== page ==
Building a consumer-focused fintech business is expensive. And if you want to start one in an area populated by both legacy companies and richly funded startups, it can be Great expensive.
This is the lesson we learned at the end of 2020 by examining the operating results of a number of neobanks.
Neobanks are essentially software layers on top of the banking infrastructure, providing consumers with digitally-focused, mobile-friendly and often cheaper banking services. The push to rethink consumer banking is a global effort, with neobanks popping up in virtually every market you can think of. Private investors have come forward in droves to fund competing neobanks, as they have the potential to secure the users – the customers – who generate income for long periods of time.
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Investors have shown themselves to be more than willing to fund huge investments in the growth and products of many neobanks, which has resulted in sharply negative operating results for unicorns. In short, while US consumer fintech Chime has disclosed positive EBITDA – a measure of adjusted profitability – many neobanks whose numbers we’ve seen have demonstrated a glaring inability to chart a course for profitability.
It could change.
Revolut’s recent results that TechCrunch covered earlier this morning show the company has had a deeply unprofitable year 2020. But if we dig into its quarterly results, there is good news to be found. Neobanks could finally mature in their cost structure.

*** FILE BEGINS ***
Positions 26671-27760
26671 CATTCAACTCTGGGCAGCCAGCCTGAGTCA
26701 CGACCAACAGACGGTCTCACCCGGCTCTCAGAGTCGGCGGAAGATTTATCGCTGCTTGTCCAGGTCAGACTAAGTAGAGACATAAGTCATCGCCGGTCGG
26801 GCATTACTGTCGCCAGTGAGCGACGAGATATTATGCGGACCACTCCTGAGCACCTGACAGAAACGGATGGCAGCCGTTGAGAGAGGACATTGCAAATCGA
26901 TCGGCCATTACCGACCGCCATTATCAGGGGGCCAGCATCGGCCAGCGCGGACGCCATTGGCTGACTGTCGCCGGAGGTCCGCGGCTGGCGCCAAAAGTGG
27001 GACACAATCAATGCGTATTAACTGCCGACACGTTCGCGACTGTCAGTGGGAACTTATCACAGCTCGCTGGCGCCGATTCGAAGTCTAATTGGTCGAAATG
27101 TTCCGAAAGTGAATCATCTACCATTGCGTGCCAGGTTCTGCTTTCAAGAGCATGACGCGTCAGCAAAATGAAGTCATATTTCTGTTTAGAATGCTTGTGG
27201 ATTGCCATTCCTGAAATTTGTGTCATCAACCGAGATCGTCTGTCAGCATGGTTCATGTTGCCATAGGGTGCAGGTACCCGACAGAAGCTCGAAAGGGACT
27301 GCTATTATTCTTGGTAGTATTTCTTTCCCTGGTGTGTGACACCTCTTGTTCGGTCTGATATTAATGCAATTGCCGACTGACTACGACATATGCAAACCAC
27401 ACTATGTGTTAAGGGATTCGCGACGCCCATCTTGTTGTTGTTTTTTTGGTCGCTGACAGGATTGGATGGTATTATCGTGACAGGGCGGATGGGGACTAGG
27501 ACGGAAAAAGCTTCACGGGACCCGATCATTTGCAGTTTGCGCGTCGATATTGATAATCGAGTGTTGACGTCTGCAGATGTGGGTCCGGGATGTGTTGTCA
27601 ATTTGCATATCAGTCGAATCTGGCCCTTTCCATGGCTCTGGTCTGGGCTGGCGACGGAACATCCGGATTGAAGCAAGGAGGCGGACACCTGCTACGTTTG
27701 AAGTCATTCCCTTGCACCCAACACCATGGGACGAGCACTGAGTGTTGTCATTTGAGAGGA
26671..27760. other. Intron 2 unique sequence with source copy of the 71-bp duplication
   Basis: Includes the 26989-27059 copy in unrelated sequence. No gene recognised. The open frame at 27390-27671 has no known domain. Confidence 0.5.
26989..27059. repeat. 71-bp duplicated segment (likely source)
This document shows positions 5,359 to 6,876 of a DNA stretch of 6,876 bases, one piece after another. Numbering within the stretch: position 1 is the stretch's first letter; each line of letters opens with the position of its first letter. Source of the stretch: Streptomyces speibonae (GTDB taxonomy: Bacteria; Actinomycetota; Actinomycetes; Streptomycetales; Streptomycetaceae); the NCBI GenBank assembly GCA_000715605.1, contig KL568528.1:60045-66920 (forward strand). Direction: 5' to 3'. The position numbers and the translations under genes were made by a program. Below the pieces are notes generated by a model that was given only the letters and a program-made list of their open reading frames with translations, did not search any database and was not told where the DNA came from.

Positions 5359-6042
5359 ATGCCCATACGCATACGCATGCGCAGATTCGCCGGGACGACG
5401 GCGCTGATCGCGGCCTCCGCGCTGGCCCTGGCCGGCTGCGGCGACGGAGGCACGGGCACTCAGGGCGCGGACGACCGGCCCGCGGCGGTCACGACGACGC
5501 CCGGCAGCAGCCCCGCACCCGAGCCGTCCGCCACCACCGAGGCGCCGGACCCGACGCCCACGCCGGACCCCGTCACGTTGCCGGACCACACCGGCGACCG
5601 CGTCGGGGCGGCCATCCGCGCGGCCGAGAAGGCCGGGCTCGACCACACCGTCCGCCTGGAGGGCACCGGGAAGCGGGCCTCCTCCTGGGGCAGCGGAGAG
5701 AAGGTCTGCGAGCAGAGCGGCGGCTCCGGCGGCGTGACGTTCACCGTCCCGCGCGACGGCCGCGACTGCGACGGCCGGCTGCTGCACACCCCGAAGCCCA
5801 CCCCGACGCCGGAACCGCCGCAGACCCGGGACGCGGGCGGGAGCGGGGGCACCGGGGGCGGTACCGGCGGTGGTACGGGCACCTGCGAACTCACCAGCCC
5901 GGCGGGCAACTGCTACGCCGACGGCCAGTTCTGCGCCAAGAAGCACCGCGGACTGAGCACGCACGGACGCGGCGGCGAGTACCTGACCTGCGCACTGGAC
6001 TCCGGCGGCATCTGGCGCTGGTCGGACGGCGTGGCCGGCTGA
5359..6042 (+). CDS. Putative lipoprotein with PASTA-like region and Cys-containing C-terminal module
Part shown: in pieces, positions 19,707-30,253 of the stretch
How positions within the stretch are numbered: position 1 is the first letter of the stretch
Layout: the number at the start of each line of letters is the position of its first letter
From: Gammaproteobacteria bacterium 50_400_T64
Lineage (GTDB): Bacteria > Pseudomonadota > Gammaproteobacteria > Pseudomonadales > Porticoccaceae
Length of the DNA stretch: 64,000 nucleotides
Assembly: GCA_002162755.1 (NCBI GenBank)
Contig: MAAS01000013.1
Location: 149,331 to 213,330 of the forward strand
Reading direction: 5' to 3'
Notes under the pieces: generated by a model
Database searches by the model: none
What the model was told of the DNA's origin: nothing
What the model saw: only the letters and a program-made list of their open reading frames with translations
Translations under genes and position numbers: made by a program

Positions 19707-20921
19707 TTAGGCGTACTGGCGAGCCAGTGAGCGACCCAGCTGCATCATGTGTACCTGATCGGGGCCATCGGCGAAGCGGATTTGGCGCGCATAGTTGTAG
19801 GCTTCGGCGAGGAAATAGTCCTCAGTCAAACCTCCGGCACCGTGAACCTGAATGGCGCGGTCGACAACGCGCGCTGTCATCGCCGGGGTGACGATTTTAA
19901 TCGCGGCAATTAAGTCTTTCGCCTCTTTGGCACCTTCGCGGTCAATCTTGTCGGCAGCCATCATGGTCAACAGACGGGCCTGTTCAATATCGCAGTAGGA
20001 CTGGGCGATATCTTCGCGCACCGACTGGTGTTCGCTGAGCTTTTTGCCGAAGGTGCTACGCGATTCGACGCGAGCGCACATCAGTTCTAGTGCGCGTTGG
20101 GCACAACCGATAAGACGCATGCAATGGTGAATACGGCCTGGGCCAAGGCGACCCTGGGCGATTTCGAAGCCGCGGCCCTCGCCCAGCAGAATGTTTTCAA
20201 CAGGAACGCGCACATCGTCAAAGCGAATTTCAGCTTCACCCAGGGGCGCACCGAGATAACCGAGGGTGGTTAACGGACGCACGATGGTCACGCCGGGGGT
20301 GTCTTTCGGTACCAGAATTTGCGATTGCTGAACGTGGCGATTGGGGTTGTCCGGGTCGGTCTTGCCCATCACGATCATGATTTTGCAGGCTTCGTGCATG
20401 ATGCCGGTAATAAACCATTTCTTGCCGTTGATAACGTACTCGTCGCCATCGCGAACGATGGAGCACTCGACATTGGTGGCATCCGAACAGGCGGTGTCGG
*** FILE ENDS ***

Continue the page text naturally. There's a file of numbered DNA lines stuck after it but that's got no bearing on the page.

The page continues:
So today we are going to analyze the main financial results of Revolut and see what we can extract from Starling and Monzo. Maybe Revolut’s good financial news isn’t just in one neobank?
Our own Romain Dillet has a general overview of Revolut’s business here, if you want a broader focus. We only care about its raw bottom line at this time.
Here are the big numbers:
- 57% returned growth from £ 166m in 2019 to £ 261m in 2020.
- Gross profit growth of £ 123million in 2020, up 215% from 2019.
- Gross margin by 49% in 2020, which Revolut described as almost a doubling.
- 2020 operating loss £ 122million compared to £ 98million in 2019.
- Total loss from £ 168million in 2020, up from £ 107million in 2019.
The gist of these numbers is that the company’s revenue growth has been solid, but improving gross margins has allowed its gross margin to rise in 2020.